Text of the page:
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We love our pets. Many of us love to take photographs of our pets and share them on social media. We want others to admire our beloved furry family member. We can have them admire our pets more if we capture the best pictures of them.

Whether using a DSL camera, a point-and-shoot or a cellphone to photograph our adorable pets, there are certain settings to keep in mind. Here are five tips to help get the best shot.

Avoid flash

Using a camera’s direct flash at an animal is never good especially if our pet is looking directly at the camera. The result is glowing eyes making the pet look more evil than cute. Use natural light by taking photographs during the day. Take the photographs with our back to a window and with the pet facing the window. If outdoors, photograph the pet in the shade or on a cloudy day. Direct sunlight is too harsh, but the indirect light from a window or in the shade on a sunny day helps to capture the true color and beauty of our pets.

Get down to their level

It is important to get eye level with the pet being photographed. This may require lying on our stomach or sitting in front of them. This gives a more up-close and personal view.

Focus on the eyes

The eyes not only have expression but interesting color and depth. Point the camera at the eye of the pet being photographed. When using a DSL camera, press the shutter button half way and make sure the red focus light is on the eye of the pet. If using a cellphone, tap on the face or eye of the pet on the screen of the phone. A pet facing a window will also help to capture the catch light in the eyes. This brings more life to a portrait.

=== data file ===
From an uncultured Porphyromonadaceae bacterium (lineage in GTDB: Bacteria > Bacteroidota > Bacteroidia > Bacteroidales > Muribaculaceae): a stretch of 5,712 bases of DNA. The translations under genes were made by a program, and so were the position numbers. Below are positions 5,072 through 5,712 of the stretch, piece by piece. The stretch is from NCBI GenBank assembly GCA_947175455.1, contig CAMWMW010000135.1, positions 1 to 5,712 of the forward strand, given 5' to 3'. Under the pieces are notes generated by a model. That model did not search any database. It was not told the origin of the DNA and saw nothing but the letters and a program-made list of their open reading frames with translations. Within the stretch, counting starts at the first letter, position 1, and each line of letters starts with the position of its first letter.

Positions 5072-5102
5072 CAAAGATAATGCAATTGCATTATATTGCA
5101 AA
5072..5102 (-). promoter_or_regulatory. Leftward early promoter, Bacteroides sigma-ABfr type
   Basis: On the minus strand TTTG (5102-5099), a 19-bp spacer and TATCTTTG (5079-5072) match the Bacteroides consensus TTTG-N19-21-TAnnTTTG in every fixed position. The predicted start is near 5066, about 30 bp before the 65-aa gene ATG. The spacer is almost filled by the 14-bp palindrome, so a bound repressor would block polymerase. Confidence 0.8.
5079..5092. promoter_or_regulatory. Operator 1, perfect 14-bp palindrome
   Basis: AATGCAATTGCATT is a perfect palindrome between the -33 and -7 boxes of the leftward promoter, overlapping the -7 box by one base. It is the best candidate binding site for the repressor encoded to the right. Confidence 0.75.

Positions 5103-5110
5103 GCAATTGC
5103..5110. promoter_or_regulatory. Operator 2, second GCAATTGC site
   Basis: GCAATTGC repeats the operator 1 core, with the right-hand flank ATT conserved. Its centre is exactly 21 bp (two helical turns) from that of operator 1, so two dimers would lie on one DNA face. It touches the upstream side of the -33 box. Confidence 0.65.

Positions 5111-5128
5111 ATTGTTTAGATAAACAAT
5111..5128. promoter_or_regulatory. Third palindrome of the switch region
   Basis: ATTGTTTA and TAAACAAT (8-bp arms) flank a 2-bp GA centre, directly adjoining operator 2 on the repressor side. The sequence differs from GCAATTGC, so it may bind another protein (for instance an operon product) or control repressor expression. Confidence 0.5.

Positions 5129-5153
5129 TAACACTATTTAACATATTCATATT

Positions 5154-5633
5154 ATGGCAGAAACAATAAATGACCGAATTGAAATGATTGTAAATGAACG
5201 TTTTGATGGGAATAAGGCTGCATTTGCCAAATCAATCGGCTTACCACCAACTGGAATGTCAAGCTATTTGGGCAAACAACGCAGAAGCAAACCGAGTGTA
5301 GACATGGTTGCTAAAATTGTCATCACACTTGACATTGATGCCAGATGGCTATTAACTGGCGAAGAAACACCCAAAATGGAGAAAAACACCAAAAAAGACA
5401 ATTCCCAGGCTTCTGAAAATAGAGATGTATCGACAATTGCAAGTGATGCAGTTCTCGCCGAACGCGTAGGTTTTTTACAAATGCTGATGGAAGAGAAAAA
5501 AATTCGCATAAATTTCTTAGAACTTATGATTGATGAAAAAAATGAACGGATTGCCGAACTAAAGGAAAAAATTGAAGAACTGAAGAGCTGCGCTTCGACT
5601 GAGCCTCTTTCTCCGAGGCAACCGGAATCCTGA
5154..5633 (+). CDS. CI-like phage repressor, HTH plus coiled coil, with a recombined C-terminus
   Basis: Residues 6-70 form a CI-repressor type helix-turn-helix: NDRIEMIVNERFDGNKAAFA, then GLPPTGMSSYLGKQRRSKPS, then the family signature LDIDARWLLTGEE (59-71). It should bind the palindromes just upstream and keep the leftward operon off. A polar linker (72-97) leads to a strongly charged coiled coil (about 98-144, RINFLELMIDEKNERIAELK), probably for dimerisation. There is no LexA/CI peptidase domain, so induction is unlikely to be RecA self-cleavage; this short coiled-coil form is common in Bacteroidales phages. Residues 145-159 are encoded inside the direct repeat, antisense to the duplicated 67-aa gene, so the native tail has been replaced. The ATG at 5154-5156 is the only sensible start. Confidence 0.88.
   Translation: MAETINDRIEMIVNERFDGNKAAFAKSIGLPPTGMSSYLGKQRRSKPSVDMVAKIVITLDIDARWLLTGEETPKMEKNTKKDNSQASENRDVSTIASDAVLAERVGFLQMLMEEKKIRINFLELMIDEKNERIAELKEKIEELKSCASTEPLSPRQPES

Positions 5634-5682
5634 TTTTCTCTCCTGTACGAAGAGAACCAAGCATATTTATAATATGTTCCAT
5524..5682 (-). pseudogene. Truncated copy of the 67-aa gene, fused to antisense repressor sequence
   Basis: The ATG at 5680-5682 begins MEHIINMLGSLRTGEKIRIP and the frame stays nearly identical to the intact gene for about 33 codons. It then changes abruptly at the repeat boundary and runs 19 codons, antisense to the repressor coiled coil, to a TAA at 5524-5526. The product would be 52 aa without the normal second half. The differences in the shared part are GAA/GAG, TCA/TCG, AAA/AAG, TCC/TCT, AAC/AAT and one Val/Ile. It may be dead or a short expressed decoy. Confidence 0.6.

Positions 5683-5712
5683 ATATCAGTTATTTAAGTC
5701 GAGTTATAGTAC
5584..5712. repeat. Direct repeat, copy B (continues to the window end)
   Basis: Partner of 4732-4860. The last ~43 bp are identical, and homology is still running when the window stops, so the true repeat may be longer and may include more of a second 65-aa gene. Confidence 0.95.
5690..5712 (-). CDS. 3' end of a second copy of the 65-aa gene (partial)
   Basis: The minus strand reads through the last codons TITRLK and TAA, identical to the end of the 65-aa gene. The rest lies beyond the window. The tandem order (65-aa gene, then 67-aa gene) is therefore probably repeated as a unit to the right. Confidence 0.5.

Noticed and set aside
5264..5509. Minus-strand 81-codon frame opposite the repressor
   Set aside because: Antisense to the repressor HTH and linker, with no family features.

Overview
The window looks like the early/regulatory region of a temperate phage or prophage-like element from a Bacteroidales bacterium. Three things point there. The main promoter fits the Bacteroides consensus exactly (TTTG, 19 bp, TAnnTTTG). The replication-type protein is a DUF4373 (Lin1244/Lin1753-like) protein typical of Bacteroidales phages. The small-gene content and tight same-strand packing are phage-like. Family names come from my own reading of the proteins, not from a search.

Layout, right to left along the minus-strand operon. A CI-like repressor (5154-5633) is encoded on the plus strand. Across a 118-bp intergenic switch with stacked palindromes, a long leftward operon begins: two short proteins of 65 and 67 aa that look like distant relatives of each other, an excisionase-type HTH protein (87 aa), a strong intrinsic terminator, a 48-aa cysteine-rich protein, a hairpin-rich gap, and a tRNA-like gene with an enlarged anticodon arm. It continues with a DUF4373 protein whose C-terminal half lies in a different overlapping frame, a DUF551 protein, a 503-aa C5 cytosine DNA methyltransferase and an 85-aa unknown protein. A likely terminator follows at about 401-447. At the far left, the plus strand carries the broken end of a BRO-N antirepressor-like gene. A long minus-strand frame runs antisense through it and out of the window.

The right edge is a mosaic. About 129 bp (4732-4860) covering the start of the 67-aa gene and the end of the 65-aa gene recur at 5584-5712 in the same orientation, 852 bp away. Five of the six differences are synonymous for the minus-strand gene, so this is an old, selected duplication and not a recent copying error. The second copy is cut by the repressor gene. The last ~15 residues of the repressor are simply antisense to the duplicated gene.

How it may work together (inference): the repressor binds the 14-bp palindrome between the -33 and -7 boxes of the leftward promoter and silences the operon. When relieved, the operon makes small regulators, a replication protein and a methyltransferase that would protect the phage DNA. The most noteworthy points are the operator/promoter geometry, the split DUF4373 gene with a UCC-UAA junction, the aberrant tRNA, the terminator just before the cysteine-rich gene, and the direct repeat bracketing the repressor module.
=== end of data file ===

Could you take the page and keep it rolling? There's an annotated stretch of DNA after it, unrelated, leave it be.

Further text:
Avoid clutter

Nothing is more distracting than seeing irrelevant objects surrounding the pet in the picture. To have the focus be on the pet, focus only on the pet. Take a photograph of your pet on an uncluttered floor. Move in close, so that the pet is the only thing that can be seen in the picture.

Have a toy that makes noise

When the pet is in the right position and setting, it helps to get the pet’s full attention. A squeaky toy and an assistant may be a necessity at this point. When about to shoot, tell an assistant to squeak the toy just above our own head. The pet will likely look up with wide eyes right towards the camera. A dog may just cock even his or her head to the side while gazing at the camera for a perfect portrait.

It may take patience and numerous attempts. Forcing a pet to pose may result in a picture of an angry animal. Have the camera ready. Our pets may just be in the perfect spot naturally relaxing or playing providing us with the opportunity to capture the moment on camera. Have fun photographing and sharing our furry four-legged family members!

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